Quote of the week

Although judicial proceedings will generally be bound by the requirements of natural justice to a greater degree than will hearings before administrative tribunals, judicial decision-makers, by virtue of their positions, have nonetheless been granted considerable deference by appellate courts inquiring into the apprehension of bias. This is because judges ‘are assumed to be [people] of conscience and intellectual discipline, capable of judging a particular controversy fairly on the basis of its own circumstances’: The presumption of impartiality carries considerable weight, for as Blackstone opined at p. 361 in Commentaries on the Laws of England III . . . ‘[t]he law will not suppose possibility of bias in a judge, who is already sworn to administer impartial justice, and whose authority greatly depends upon that presumption and idea’. Thus, reviewing courts have been hesitant to make a finding of bias or to perceive a reasonable apprehension of bias on the part of a judge, in the absence of convincing evidence to that effect.

L'Heureux-Dube and McLachlin JJ
Livesey v The New South Wales Bar Association [1983] HCA 17; (1983) 151 CLR 288
10 June 2009

A (partial) victory for Joe Slovo residents

The Constitutional Court today granted an order for the eviction of Joe Slovo residents to far off Delft to facilitate the building of houses as part of the N2 Gateway Project. The fact that the court ordered the removal of people from their homes where they have lived for the past 15 years, will rightly be harshly criticised. It has failed to display the kind of “grace and compassion”  one would expect of the self-styled champion of the vulnerable and dispossessed.

However, in a 220 page judgment (which I am still digesting) the court somewhat mitigated the hardship and trauma that the inhabitants of Joe Slovo will now endure, by ordering the respondents to allocate 70% of the Breaking New Ground houses (that is low-cost government housing available at low rentals) to be built at the site of Joe Slovo to the current residents of Joe Slovo; and those former residents of Joe Slovo who left Joe Slovo after the N2 Gateway Housing Project was launched after being requested to do so by the respondents or the City; and who apply for and qualify for this housing.

The Court therefore set aside the order originally granted by Judge President John Hlophe in the Cape High Court, which would have forced Joe Slovo residents to go and live 15 km outside the city with no guarantee of being accommodated in the new development. Seeing that the government had previously broken its promise that those removed from Joe Slovo would be accommodated in the newly built houses, this can be seen as at least a partial victory for the residents of Joe Slovo.

If the original order of Hlophe was followed, the vast majority of Joe Slovo residents would have permanently been removed from their homes close to the city and – apartheid style – would have been dumped in the bundoe where they would have been forced to live indefinitely. The land next to the N2 Highway along which dignitaries and visitors to the Soccer World Cup would have driven into the city to the 400 million Rand soccer stadium would have become home to middle class families while the poor residents of Joe Slovo would have been forgotten – unless until the next election.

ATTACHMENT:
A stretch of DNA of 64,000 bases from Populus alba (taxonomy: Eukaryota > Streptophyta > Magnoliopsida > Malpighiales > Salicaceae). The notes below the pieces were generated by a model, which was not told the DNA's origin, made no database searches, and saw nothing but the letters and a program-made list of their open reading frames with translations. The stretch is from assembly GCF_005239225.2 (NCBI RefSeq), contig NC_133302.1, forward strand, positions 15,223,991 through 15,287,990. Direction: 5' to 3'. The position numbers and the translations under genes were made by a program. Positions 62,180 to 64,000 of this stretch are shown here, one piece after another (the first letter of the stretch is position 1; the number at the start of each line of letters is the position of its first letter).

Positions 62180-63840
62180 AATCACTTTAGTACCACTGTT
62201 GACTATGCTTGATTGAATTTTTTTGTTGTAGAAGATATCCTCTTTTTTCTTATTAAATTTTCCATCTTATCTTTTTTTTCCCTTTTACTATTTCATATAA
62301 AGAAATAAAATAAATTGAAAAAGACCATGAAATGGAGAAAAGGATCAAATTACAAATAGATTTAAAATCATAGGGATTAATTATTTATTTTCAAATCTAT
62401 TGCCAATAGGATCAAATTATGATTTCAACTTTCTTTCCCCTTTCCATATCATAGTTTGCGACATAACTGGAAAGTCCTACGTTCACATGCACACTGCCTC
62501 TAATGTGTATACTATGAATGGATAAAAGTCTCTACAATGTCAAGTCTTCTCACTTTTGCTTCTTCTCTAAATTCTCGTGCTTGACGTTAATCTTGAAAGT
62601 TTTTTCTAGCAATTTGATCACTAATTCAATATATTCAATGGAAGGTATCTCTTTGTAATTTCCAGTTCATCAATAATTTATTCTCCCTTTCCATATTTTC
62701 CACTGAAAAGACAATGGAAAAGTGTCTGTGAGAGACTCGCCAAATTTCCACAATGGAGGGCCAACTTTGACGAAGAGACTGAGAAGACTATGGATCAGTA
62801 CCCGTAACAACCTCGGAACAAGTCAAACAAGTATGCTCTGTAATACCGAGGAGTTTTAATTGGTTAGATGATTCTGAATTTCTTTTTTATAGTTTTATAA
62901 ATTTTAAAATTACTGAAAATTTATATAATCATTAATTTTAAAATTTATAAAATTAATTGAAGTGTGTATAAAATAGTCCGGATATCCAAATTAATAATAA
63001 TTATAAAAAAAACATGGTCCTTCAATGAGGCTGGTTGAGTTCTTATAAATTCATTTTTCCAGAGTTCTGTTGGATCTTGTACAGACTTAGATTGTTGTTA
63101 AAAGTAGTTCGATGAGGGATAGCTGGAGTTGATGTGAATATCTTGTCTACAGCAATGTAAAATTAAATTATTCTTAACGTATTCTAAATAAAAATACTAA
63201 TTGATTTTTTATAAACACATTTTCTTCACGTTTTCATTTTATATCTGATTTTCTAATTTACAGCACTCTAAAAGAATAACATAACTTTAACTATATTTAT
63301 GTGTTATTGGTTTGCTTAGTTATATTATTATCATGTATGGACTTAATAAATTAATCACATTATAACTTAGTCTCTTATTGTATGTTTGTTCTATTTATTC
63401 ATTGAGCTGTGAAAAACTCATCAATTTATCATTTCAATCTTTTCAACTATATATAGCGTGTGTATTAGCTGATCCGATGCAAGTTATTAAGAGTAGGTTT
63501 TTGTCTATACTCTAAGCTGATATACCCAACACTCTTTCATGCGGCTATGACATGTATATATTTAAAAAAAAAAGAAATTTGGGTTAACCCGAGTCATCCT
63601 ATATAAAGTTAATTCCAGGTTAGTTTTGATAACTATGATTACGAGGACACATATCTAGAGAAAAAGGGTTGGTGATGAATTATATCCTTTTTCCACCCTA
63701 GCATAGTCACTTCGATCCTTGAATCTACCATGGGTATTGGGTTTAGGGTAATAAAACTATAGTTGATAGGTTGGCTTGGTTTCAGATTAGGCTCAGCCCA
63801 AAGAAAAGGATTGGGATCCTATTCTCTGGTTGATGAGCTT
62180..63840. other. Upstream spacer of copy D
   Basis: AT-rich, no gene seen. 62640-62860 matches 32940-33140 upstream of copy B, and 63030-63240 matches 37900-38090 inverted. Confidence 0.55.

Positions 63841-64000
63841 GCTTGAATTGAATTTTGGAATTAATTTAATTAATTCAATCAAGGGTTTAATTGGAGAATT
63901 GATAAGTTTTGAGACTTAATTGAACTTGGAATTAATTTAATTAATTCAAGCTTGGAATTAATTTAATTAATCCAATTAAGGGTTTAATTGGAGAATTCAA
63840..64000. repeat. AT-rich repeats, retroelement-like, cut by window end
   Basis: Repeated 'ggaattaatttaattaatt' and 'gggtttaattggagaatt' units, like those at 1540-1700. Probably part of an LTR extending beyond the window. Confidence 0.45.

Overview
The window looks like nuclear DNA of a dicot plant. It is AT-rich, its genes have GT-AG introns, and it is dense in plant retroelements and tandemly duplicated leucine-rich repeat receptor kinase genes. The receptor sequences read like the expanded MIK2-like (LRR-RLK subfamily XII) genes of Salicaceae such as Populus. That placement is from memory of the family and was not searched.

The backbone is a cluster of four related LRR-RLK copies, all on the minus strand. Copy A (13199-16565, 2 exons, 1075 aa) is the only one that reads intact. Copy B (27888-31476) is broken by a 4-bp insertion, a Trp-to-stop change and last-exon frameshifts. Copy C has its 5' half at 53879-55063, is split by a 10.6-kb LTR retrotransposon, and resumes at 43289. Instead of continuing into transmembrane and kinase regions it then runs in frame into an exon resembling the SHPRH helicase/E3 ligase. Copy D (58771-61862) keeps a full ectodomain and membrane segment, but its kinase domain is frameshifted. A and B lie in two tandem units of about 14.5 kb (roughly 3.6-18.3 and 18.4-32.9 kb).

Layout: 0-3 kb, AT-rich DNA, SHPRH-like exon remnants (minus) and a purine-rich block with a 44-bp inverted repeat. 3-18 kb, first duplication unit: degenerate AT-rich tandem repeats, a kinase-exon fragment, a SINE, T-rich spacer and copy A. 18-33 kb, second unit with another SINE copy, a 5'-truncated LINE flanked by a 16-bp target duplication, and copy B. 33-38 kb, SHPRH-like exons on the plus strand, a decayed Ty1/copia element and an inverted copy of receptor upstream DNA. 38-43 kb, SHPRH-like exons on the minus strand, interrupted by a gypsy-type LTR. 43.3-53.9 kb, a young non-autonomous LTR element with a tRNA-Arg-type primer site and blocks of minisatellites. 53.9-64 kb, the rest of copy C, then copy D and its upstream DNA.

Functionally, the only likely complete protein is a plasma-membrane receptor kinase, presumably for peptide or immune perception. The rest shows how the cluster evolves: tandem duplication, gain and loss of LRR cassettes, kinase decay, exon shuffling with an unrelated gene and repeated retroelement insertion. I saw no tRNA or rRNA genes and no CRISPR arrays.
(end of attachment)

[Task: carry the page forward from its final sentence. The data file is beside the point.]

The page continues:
Deputy Chief Justice Moseneke makes clear why the original order issued by Hlophe was so callous and unfair, stating:

I must emphasise that, on the facts of this case, I would have had great difficulty in holding that it is just and equitable to forcibly evict the residents of Joe Slovo and to relocate them far from their homes and modest comfort zones in order to give way to the construction of new subsidised homes in circumstances where the evicted residents would have had no reasonable prospects of satisfying their own dire need to access adequate housing. That eviction and relocation order [issued by Hlophe] would have made the residents of Joe Slovo sacrificial lambs to the grandiose national scheme to end informal settlements when the residents themselves stood to benefit nothing by way of permanent and adequate housing for themselves.

Today’s judgement remains perplexing though, because it condones a forced eviction of a large group of settled residents and endorses a government vanity project that seems to run counter to the government’s own housing policy which states that informal settlements should be eradicated through in situ upgrading where possible.

In this case the government has not shown why the informal settlement could not have been upgraded without removing the residents of Joe Slovo lock, stock and barrel. Some removals might have been necessary given the overcrowded conditions, but surely it would have been more humane to try and upgrade the settlement with the least disruption to the more than 4000 families involved?

I will have to study the judgment in more detail, but at first blush it seems to demonstrate how timid the court can sometimes be when it applies the reasonableness standard to evaluate the actions of the state. To my mind it does not seem reasonable, nor does it seem fair and just, to uproot a whole community for the sake of prettifying the major tourist access route to Cape Town.

At least the government will now be in contempt of court if it again breaks its promise to accommodate those removed in the newly built houses. Judging by its previous actions I suspect we have not heard the last of this matter.

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